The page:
- The best way to avoid interfering with the plant’s delicate root system is to add landscape fabric between the soil and the material you are using to weigh down the planter.
2. Properly Position Planters
Planters standing alone in the middle of a patio or balcony are vulnerable to wind from all angles. To prevent planters from tipping, the ideal placement is next to a wall or — even better in a corner.
If such placement doesn’t work for your design plan, then we recommend anchoring the planters.
You can anchor a planter using a counterbalance. We recommend anchoring the planter to a wall or substrate by installing a reinforced band of metal on the planter so the planter retains structural integrity and can be attached to the surrounding wall.
3. Use Custom Anchor Bolt Holes
Planters can be customized to stay put.
Using anchor bolt holes can ensure planter stability if there is a risk of tipping — this is especially important when planters will be situated above those using the space.
The size of the anchor holes should, of course, match the anchoring system of choice. PureModern drills anchor bolt holes for our customers that fit their exact specifications. This way, the planters are ready for on-site installation and provide clients with the piece of mind that they will remain in place.
Modular Planters at Rockefeller Center in New York, NY
How to Maintain Your Planter to Prevent Toppling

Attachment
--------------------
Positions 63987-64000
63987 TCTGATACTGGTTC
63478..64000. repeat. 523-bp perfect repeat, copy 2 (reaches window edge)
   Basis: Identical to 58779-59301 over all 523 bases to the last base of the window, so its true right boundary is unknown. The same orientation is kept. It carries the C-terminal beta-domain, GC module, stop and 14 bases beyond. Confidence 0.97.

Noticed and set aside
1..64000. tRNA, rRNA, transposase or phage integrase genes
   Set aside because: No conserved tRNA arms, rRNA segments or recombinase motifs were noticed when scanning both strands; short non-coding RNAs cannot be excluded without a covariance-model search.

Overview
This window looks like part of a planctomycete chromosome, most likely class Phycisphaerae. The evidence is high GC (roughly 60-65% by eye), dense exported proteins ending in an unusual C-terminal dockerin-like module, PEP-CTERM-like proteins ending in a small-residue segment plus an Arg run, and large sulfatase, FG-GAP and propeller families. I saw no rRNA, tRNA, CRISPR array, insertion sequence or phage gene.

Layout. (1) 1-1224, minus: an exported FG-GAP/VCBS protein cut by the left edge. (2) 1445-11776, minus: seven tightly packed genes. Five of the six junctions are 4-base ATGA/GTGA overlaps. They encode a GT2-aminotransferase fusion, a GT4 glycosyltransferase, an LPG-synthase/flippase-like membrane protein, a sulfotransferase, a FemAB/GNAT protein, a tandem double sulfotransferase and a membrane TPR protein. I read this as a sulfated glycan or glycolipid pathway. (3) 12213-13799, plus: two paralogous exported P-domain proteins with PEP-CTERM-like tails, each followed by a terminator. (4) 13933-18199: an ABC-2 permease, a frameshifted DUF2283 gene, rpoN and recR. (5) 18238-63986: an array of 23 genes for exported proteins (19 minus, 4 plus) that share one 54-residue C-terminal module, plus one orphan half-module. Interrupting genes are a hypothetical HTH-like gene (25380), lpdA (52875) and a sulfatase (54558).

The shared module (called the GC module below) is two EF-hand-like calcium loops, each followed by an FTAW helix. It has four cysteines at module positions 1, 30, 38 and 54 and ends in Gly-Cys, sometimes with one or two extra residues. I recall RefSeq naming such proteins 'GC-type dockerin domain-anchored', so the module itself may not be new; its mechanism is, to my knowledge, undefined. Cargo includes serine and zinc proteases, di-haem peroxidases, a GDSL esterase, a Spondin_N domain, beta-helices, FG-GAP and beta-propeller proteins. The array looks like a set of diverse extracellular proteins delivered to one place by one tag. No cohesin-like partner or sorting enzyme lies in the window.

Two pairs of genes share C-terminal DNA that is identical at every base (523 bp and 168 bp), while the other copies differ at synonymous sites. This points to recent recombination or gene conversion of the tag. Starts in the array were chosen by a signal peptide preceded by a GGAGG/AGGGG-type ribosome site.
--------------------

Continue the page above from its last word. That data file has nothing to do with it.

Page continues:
Whenever plants are added to landscape design, some level of maintenance is necessary. Here are a few simple ways to keep your planter in great shape and prevent them from tipping:
Check soil levels. Over time, soil in any pot will sink. Without enough soil, plants can become loose and be blown over, increasing the chance of a planter toppling. Be sure to check your soil and maintain the proper level from time to time.
Monitor plant overgrowth. Ornamental trees and bushes will grow to whatever capacity they can as long as their roots are happy. So it’s important to keep an eye on how large the plants and trees are becoming and prune as needed. Otherwise, you may need to replace the greenery.
Keep an eye on anchoring bolts. If your planter has been anchored, you will need to periodically check that the anchoring bolts are adequately holding and doing their job.
Modern Elite Cube Planter in Halifax, Nova Scotia, Canada
Having a planter fall over on a resident, employee, patron, or client is a disaster every commercial property owner wants to avoid. Even if the planter falls without hitting a person, the planter will likely need to be replaced.
If you decide that you need reinforcements added to your planter — whether a bolt to a wall or anchor bolts in the bottom of a planter — PureModern can create a custom planter solution for you based on your unique needs.
PureModern creates personalized planters to your exact specifications, budget, and timeline. For help with your next planter project, contact us by clicking here.